11/06/2014 - Sweden has shown a longstanding commitment to the environment, significantly reducing greenhouse gas emissions, air pollution and nitrogen leaching. Renewables supply more than a third of its energy needs. Sweden has set itself tough targets for the future, however, and must continue to innovate if it is to meet them, according to a new OECD report.
The OECD’s third Environmental Performance Review of Sweden says the country will need to find new ways of making its environmental policies affordable to keep public support behind ambitious goals such as having zero net greenhouse gas emissions by 2050 and having a vehicle fleet free of fossil fuels by 2030.
Sweden is one of the few countries to have successfully used taxes to reduce environmental damage. This has encouraged eco-innovation and spurred the use of green technologies. Yet most of the country’s advances in green taxes date back to a decade or more ago.
“Sweden is a frontrunner in using market instruments like green taxes to discourage environmentally harmful activities and foster new technologies,” said OECD Environment Director Simon Upton, presenting the Review’s main findings and recommendations in Stockholm. “But the better one does, the harder it is to improve. Sweden will need more cost-effective policies and a fairer sharing of compliance costs to meet future goals.”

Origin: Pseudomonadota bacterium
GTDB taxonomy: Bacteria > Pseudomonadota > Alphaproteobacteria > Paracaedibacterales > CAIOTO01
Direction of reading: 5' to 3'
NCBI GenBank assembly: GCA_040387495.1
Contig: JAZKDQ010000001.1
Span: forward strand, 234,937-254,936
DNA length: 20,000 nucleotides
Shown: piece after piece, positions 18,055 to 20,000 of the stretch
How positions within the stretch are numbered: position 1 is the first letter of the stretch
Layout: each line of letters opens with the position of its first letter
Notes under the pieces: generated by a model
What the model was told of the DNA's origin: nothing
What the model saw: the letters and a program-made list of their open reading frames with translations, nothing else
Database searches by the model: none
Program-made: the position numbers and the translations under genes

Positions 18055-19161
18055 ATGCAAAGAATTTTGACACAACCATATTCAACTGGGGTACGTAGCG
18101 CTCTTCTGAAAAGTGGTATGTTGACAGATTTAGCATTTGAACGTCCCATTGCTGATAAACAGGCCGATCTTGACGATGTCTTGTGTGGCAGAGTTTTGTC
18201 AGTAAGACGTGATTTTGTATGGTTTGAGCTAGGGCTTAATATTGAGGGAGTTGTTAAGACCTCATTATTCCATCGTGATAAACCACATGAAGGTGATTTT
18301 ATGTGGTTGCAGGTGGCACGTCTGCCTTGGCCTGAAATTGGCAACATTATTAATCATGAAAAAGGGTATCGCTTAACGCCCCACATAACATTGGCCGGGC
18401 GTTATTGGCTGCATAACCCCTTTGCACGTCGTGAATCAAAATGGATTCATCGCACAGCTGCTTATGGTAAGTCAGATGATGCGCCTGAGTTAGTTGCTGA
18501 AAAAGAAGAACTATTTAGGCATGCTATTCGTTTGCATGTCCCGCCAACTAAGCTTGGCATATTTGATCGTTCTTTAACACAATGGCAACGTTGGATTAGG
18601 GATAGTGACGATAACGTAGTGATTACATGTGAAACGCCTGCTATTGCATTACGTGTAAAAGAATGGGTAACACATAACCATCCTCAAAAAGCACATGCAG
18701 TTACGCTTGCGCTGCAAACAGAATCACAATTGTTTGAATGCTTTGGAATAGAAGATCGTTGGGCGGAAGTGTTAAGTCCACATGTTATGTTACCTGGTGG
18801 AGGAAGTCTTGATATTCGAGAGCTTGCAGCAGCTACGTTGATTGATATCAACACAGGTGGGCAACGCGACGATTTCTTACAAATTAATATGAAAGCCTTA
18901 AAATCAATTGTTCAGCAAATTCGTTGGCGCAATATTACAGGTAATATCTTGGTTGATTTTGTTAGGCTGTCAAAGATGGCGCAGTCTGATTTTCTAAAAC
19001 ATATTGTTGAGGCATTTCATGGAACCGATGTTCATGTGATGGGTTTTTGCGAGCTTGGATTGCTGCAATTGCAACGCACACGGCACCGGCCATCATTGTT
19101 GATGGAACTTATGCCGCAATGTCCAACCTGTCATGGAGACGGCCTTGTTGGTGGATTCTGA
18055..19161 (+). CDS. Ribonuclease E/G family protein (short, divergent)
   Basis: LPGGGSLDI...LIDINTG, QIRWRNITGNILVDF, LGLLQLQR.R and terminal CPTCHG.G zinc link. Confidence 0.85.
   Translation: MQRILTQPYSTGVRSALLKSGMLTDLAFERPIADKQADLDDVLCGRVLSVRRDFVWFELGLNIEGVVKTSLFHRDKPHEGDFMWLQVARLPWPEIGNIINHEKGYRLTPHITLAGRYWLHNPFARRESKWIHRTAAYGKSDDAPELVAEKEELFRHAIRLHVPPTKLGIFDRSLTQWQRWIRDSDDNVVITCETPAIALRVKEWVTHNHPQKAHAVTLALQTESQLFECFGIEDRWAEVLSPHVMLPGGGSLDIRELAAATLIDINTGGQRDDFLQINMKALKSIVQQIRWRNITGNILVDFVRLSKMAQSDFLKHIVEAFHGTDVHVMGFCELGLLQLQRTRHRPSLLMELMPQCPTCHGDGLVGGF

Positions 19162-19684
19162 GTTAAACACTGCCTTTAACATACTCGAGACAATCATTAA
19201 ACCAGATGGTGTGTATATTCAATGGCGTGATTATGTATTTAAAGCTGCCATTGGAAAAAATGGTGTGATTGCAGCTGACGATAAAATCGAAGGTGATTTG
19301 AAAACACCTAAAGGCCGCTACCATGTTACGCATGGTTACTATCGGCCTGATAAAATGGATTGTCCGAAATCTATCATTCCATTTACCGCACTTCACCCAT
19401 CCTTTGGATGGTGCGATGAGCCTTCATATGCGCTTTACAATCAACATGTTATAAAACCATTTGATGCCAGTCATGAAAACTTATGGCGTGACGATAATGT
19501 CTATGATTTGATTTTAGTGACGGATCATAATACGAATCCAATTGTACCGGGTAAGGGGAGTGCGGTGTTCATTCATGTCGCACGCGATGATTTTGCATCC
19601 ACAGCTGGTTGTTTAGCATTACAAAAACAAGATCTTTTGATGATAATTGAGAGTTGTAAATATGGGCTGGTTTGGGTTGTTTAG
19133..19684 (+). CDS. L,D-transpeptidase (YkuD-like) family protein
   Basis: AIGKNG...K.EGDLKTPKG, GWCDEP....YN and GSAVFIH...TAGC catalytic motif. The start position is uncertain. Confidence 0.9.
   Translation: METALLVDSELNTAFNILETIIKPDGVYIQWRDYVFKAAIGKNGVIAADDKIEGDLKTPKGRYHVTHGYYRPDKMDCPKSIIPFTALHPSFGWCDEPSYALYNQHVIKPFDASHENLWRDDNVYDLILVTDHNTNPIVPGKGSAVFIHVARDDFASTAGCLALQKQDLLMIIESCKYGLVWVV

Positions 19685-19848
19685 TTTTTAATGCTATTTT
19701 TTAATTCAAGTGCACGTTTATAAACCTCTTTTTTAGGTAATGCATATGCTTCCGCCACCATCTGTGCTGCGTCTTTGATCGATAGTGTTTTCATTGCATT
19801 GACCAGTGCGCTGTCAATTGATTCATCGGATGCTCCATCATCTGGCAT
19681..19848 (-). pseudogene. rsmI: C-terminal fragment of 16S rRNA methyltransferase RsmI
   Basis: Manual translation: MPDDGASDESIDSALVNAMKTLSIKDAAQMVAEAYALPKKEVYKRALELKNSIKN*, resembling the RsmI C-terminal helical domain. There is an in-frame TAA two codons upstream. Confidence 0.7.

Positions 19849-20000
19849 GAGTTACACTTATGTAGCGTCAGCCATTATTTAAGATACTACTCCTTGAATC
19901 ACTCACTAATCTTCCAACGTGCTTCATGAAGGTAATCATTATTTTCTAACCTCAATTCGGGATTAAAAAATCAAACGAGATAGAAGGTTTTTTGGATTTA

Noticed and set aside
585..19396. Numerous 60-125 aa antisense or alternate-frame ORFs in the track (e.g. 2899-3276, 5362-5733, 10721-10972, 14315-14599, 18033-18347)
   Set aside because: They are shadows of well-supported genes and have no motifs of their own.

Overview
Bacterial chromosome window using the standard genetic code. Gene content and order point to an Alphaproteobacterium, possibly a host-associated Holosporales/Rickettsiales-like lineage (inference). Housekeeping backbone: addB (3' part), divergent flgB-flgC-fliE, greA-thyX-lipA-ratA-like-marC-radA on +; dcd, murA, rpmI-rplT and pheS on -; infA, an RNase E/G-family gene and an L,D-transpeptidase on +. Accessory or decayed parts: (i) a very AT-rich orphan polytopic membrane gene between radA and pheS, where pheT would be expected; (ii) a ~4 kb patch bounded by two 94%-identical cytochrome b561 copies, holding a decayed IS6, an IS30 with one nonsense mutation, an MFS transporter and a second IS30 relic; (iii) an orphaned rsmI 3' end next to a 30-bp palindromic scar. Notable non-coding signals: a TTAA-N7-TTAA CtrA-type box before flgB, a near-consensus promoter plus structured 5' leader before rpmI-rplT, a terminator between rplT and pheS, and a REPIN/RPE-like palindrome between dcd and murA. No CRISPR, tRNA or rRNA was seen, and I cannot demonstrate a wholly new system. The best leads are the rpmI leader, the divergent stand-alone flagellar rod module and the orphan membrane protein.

Sweden was one of the first countries to introduce a carbon tax but big differences in how carbon is priced across the economy have reduced the cost effectiveness of this policy. Much of the tax burden falls on households, small businesses and public services while sectors like farming, forestry, fishery and shipping enjoy exemptions. Power plants and large factories pay very little for what they emit.
The Review also notes that while more marine areas are now protected in Sweden, there is increasing evidence of the surrounding sea’s vulnerability to overfishing and pollution, including from fertilisers and sewage, making co-ordinated marine management vital.
The Review’s Assessment and Recommendations chapter is available here ahead of its publication in full in September. For further information, or to arrange an interview with the author, please contact Catherine Bremer in the OECD Media Office on +33 1 45 24 97 00.